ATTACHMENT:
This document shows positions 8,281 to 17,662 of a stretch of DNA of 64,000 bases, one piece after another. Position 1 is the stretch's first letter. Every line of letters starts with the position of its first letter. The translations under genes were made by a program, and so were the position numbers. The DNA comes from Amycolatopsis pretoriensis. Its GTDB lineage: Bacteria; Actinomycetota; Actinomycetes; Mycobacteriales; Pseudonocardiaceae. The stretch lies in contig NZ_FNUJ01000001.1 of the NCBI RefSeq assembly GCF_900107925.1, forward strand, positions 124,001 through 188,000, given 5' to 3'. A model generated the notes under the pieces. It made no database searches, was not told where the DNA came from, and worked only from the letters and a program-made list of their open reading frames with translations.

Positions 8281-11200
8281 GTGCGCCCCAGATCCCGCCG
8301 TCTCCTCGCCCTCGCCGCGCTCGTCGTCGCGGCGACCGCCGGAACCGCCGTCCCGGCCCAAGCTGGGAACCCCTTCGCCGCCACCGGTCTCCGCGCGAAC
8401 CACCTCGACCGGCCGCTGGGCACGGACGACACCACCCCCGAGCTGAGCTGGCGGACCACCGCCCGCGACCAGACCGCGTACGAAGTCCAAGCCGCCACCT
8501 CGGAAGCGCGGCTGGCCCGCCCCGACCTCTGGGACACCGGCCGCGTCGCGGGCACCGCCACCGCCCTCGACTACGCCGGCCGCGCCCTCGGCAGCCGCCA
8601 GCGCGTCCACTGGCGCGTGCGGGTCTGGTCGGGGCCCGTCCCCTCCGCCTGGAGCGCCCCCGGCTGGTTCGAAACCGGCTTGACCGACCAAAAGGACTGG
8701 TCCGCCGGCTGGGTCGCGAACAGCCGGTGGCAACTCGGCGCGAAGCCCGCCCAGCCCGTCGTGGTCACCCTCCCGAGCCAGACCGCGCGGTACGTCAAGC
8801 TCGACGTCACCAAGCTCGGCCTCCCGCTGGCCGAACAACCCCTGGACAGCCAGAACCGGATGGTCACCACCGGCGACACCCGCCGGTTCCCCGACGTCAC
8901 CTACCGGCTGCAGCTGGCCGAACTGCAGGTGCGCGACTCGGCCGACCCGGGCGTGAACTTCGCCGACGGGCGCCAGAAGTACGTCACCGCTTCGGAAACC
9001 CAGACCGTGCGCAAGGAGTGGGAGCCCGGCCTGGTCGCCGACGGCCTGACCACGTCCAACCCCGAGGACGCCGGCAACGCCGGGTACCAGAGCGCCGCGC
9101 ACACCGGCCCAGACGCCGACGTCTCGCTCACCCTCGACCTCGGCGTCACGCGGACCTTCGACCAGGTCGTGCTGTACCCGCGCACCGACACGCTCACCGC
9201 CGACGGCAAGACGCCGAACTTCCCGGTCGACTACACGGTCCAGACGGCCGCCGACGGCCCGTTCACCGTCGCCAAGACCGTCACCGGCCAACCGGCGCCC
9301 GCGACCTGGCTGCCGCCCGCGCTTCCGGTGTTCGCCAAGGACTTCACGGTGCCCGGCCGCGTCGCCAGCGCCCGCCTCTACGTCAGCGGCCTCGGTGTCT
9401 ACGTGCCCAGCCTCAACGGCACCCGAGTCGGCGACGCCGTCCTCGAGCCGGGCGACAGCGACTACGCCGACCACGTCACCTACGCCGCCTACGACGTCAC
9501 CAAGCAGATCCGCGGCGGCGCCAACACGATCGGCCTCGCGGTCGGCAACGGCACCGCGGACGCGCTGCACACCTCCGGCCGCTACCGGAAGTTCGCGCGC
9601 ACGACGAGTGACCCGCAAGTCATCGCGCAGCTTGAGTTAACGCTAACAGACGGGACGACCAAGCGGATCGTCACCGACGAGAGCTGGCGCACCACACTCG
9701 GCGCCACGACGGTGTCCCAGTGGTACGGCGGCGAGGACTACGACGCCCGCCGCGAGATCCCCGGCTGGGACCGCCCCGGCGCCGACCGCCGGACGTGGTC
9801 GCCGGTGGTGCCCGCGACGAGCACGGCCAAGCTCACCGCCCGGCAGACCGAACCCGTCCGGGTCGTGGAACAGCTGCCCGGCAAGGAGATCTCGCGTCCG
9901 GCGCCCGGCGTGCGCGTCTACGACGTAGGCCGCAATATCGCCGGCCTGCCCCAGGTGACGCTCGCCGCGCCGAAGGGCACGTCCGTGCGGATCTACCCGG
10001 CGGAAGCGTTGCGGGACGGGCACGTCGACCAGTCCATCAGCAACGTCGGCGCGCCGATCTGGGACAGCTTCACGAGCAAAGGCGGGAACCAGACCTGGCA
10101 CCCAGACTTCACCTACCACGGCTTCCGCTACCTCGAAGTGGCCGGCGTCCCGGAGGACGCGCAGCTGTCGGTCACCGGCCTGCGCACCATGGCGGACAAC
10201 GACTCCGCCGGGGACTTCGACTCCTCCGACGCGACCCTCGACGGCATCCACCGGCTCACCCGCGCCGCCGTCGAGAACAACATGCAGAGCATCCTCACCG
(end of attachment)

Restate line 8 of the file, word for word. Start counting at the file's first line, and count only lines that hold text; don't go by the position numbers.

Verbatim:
8701 TCCGCCGGCTGGGTCGCGAACAGCCGGTGGCAACTCGGCGCGAAGCCCGCCCAGCCCGTCGTGGTCACCCTCCCGAGCCAGACCGCGCGGTACGTCAAGC